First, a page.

“Our current occupancy is actually above last year in both our extended stay and overnight and weekly travel areas, in spite of the big decreases in March, April and May,” said Teri Blaschke, who co-owns and operates Hidden Valley RV Park in Von Ormy, outside San Antonio.
“We, of course, regret that we won’t have our Canadian friends this winter, but we’ve served lots of travelers working on the road remotely that have more than made up for the loss of our ‘across the border’ guests.”
Blaschke also noted that many travelers are making their reservations at the last minute instead of weeks or months in advance as they normally do, largely because of uncertainties involving the pandemic
“The unknown, I suspect, is to blame,” she said. “However, if things continue as at present, our arrivals and occupancy will continue, just with last minute reservations. Regarding those that visit us yearly, most are still planning travel to the south. Some are already here, and others have promised to call soon with more definite dates of arrival. In San Antonio, we are also seeing lots of jobs, with Boeing, a Toyota factory, traveling nurses and the military being the source of our longer-term guests from one to six months. We have been happily surprised by how these guests have integrated and are getting along with our traveling and full-time RVers.”
Across the Sunbelt, park operators are also seeing growing numbers of people who have their own businesses and work from their RV, such Jennifer and G. Dean Oswald of Oregon.
Four years ago, the Oswalds retired from their previous jobs and adopted a new lifestyle, spending five months at their cabin near Mount St. Helens and the rest of the time in their 25-foot Airstream.
But the Oswalds have not stopped working. Dean works as a cinematographer, developing promotional lifestyle videos for RV parks, while Jennifer makes jewelry, sun catchers and other crafts that she sells at RV resorts and gift shops during their travels.
They have also worked as camp hosts at Sea Perch RV Resort in Yachats, Ore., which has beautiful RV sites overlooking the Pacific Ocean.
But this winter, the Oswalds are trying something new. They are trying out the snowbird lifestyle at various RV resorts in Arizona, while they continue to work and enjoy the Sunbelt sun.
Woodall’s Campground Management caught up with the Oswalds while they were staying at Verde Ranch RV Resort in Camp Verde, which is about 30 minutes south of Sedona.
“This year we thought, ‘Let’s try the Sunbelt and see if we like it,’” said 57-year-old Dean Oswald, noting that the Arizona sunshine sure beats the cold, cloudy days up North at this time of year.
But while the Sunbelt remains compelling as a winter destination, some parks are reporting a downturn in their winter business due to the loss of Canadian travels and other problems associated with the pandemic.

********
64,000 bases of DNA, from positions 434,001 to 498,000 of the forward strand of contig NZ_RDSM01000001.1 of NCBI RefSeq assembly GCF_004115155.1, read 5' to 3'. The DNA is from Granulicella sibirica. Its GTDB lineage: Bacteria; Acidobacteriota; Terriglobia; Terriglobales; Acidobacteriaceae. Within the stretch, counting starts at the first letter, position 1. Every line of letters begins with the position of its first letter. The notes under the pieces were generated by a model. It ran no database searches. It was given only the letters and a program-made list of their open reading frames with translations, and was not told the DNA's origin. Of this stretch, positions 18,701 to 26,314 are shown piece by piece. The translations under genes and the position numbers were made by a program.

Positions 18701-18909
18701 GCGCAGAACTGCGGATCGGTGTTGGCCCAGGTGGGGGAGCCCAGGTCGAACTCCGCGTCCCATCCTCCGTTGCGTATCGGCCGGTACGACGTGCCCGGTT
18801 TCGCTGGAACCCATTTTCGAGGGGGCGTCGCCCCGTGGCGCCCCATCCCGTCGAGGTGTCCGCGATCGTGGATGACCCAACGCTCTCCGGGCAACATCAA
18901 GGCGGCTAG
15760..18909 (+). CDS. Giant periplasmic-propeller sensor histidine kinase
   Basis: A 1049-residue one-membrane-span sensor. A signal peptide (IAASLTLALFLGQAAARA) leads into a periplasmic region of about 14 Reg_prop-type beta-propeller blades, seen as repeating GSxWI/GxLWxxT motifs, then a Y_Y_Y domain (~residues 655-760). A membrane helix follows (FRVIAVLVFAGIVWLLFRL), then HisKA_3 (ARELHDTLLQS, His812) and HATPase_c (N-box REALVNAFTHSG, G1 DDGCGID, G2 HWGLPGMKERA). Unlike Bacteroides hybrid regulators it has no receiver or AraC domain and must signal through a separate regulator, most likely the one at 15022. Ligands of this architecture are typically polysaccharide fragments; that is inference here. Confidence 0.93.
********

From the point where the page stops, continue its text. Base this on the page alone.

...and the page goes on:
“Right now, we are down about 10% to 20% because of COVID-19 related cancelations,” said Scott Roberts, CEO of Roberts Resorts & Communities, which owns and operates 17 RV resorts and manufactured home communities with 6,368 sites in Arizona, California, Colorado, Texas and Alabama.
Dyana Kelley, president and CEO of CampCalNOW RV Park and Campground Alliance, said snowbird parks in California are seeing what she calls “COVID Crows” this winter. “They’re not really snowbirds,” she said. “They are a new camper that hasn’t really come around before.”
Examples of what Kelley calls “COVID Crows” include families with children, such as those staying at Springs at Borrego, who normally don’t travel to make weekend trips in the winter months, certainly not to resorts that typically accommodate snowbirds.
Different regions of California were placed under more restrictions due to a COVID-19 outbreak that did force parks to close to essential travelers only at the beginning of December, but the jury is still out on how this might impact snowbird travel patterns moving forward.
But while parks are reporting different kinds of travelers than traditional snowbirds, winter business levels remain strong at most parks contacted by WCM.
Billings, Mont.-based Kampgrounds of America Inc. (KOA), for its part, is seeing “healthy” business levels at its Sunbelt parks.
“We are seeing some snowbird business typically booked by Canadians replaced by other American snowbirds this year,” according to Saskia Boogman, KOA’s director of public relations. “Our reservations as of now for long-term business in the Sunbelt looks healthy for the upcoming winter months. From where we are pacing today, we are seeing a slight decrease to January business in the Southeast and Southcentral regions in January, but up over last year quite substantially in February. In looking at two key snowbird states, Florida and Arizona, both are ahead of last year in bookings for both January and February.”
As other park operators have noted, KOA is also seeing more consumers book their reservations at the last minute, rather than weeks or months in advance.
“Through weekly tracking, we have seen our booking windows shorten since the pandemic began and we’ve seen more people waiting to book their trips until closer to their stay,” noted Boogman. “We believe this trend is similar for long term business as well. As we progress through December, we anticipate having more clarity on snowbird business.”
But Boogman said KOA is anticipating a strong snowbird season. “According to our research we fielded in September, 30% of U.S. campers said they were more likely to snowbird this year, and while 22% said they were less likely the data suggests we will have more Americans looking to go south this year across age demographics,” she said.